Flushing is a bustling urban center that’s home to beautiful parks, plenty of cultural attractions and one of the city’s three major Chinatowns (arguably, the best of the lot). Stroll through planted environments like the coniferous Pinetum and the Korean-themed Circle Garden, or find yourself a peaceful patch of grass in the Meadow. Post-stroll, grab a bite at soup-dumpling favorite Joe's Shanghai.
The serene space consists of 25 gardens where yoga is allowed but biking and blading are strictly forbidden. This month you'll spot brightly colored Mexican sunflowers and bushes of purple Russian sage. Let your kids use their olfactory sense on the Fragrance Walk; the essential oils of the shrubs and flowers there are particularly strong. Make a stop at the Bee Garden, whose plants attract those hardworking, colonizing insects.
It’s hard to believe this waterside outdoor museum and public park was a landfill as recently as 1986. Today, the four-and-a-half-acre space hosts a rotating collection of large-scale sculptures, many created specifically with the park in mind. Stop by the Greenmarket on Saturdays (June through November) for fresh fruits, veggies and baked goods, and check out the free yoga and tai chi classes at this peaceful spot overlooking Manhattan’s skyline.
Besides the spectacular views of Manhattan and the East River, this 12-acre Long Island City spot boasts an interesting piece of history. The manicured waterfront stretch is built around restored gantries, which were formerly used for loading and unloading barges. Families can also check out basketball courts and fishing pier.
There’s street food, and then there’s the Arepa Lady, which serves the cheesy Colombian cornmeal cakes that would seem more likely to found on the gold-paved streets of heaven than in Elmhurst. The Arepa Lady’s cult following of inebriated hungry masses has grown so much over the years that her sons opened a brick-and-mortar location a couple years ago, but you can still find the elderly woman grilling up her buttery, overflowing-with-mozzarella goodness in front of a sports bar on Roosevelt Avenue.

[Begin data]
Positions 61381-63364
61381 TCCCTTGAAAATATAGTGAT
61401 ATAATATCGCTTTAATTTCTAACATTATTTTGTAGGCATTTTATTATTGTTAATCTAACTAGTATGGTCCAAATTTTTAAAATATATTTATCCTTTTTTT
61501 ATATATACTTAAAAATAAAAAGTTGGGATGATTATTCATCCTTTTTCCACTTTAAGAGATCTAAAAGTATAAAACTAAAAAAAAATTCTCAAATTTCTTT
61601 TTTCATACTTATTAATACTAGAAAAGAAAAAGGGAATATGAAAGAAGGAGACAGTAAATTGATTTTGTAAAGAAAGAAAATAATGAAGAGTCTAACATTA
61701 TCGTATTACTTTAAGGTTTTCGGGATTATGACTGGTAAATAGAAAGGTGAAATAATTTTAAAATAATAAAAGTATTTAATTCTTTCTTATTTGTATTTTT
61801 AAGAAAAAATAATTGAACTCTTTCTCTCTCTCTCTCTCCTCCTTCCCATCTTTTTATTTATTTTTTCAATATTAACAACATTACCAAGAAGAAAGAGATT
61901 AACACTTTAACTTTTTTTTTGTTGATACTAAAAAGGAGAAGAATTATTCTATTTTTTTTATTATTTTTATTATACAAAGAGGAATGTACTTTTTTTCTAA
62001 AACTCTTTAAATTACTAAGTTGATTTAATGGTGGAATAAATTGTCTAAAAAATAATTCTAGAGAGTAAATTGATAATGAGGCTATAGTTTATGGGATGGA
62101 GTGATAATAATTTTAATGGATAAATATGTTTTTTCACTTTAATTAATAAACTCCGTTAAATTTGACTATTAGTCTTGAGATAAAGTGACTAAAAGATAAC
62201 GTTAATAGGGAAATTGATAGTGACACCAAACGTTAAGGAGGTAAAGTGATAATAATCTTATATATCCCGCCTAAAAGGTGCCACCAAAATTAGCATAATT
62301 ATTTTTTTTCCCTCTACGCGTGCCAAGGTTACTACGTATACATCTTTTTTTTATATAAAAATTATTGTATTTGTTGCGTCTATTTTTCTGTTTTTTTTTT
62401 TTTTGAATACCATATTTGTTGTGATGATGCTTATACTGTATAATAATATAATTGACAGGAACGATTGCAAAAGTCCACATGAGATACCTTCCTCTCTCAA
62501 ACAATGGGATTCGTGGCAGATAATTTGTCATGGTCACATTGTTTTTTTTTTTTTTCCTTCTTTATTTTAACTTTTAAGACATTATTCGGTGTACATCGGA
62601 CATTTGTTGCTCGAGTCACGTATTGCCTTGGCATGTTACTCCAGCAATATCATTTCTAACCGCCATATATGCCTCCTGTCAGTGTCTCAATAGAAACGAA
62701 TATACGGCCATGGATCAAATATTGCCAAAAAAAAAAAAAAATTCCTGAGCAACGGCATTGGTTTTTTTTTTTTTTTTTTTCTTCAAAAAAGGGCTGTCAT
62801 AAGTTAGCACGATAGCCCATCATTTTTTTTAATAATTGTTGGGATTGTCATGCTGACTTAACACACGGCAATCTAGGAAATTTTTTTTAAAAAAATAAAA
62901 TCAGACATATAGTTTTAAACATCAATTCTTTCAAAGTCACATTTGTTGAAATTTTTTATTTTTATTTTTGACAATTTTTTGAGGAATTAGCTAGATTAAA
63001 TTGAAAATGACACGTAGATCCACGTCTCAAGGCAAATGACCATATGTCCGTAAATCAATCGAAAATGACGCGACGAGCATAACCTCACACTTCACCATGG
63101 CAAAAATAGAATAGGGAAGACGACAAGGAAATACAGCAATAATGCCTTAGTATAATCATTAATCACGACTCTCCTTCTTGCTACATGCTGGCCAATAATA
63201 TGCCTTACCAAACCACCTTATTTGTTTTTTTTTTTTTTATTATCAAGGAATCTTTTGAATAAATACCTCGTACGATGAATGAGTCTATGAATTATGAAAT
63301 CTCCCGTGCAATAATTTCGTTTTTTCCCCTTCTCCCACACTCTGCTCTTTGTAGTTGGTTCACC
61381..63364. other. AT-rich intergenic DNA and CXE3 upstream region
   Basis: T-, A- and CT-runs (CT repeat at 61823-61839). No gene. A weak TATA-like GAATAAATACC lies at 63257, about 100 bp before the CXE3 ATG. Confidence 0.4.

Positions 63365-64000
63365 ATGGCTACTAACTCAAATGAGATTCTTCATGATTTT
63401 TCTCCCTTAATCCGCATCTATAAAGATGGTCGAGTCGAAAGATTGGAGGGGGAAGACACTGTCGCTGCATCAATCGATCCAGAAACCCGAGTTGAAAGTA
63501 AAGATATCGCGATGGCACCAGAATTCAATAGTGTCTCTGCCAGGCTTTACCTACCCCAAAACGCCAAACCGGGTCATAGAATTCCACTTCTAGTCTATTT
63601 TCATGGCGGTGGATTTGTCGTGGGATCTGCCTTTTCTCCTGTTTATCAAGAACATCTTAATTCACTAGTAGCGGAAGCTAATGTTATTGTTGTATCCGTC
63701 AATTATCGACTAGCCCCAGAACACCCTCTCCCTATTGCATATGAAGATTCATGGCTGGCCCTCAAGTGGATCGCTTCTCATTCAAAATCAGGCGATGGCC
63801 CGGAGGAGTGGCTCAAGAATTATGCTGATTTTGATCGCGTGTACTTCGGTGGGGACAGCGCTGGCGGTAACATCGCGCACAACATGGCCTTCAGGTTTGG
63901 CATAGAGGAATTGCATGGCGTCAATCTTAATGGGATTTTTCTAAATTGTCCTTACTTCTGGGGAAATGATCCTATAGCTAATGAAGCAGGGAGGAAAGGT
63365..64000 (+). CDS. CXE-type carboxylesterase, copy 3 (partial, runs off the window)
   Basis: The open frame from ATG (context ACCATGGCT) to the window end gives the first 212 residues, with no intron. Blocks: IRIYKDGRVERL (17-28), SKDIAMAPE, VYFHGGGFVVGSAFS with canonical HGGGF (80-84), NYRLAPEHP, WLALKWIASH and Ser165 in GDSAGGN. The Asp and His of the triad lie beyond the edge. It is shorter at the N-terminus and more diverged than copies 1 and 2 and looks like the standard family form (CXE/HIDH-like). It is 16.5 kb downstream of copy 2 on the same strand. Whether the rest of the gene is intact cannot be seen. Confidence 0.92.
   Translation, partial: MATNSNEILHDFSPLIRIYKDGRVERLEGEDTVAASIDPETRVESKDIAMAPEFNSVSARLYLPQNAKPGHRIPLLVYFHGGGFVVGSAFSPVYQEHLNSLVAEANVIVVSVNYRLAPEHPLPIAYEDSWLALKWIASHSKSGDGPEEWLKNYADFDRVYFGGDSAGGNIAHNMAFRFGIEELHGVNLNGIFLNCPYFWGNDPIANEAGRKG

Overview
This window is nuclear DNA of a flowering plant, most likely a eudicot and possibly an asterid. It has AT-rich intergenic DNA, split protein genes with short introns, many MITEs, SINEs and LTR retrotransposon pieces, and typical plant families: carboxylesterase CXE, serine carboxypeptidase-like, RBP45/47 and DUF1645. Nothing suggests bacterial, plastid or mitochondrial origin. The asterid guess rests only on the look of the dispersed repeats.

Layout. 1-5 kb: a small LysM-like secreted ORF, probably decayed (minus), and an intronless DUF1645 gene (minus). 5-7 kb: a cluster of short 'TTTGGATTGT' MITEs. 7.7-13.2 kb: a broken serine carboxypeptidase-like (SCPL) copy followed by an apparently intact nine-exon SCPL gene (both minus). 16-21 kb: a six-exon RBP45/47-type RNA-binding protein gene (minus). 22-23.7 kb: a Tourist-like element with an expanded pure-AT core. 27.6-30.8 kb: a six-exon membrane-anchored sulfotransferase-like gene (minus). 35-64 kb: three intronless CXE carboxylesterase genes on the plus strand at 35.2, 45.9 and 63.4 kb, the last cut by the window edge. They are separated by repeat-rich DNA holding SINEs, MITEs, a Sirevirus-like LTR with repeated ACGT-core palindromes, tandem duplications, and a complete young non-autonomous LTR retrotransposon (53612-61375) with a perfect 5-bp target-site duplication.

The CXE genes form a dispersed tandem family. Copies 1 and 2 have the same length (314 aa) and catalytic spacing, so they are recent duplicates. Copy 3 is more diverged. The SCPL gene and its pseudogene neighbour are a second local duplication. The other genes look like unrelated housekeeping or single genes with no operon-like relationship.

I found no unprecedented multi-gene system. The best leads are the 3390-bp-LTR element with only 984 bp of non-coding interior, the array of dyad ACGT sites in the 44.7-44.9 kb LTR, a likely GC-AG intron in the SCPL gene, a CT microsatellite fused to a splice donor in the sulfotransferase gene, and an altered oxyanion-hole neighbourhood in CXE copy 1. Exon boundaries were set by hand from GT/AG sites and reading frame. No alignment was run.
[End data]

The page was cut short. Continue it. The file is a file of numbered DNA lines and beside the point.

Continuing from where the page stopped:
Tucked away in an unassuming two-story house far out in the quiet neighborhood of Corona, this is the home that famed musician Louis Armstrong and his wife shared during the last three decades of his life. There’s a tour that includes plenty of recordings of Armstrong playing along with reflection on the trumpet player’s legacy and insight into his suburban home life—which also included some rather bold and fabulous wallpaper choices by his wife.
From an auto repair shop to one of the coolest spots in the already-hip Long Island City, this steakhouse from restaurateur power couple Hugue Dufour and Sarah Obraitis is fine dining at its meatiest. Waiters wearing black ties deliver courses of well-prepared seafood and cuts of steak grilled to perfection. Come with an empty stomach to really get the most out of your meal.
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The very name of this restaurant reflects its commitment to fresh fish: the word “dayboat” means seafood that is caught and brought to shore on the very same day. It’s no surprise, then, that the menu centers around raw fish. Diners can select from five varieties of ceviche featuring fluke, squid and octopus ($16–$19), as well as tiradito, a Peruvian dish similar to sashimi, served with flavorful or spicy sauces ($14–$16). Dayboat also offers some anticuchos, or skewered meats like heart ($12) and octopus ($14), as well as entrees like seafood paella with shrimp, mussels and squid ($26) and purple pasta with the catch of the day ($25). Not a huge fan of seafood? Try one of the salads, like miso-maple glazed winter squash with beets ($13), or a fish-free entree like the Cornish game hen served with turnips and cabbage ($19).
Venue says: “Experience ceviche at its best. Now open for brunch, post a picture of your meal with #AllAboardDayboat for a Mimosa, Bellini or Champagne.”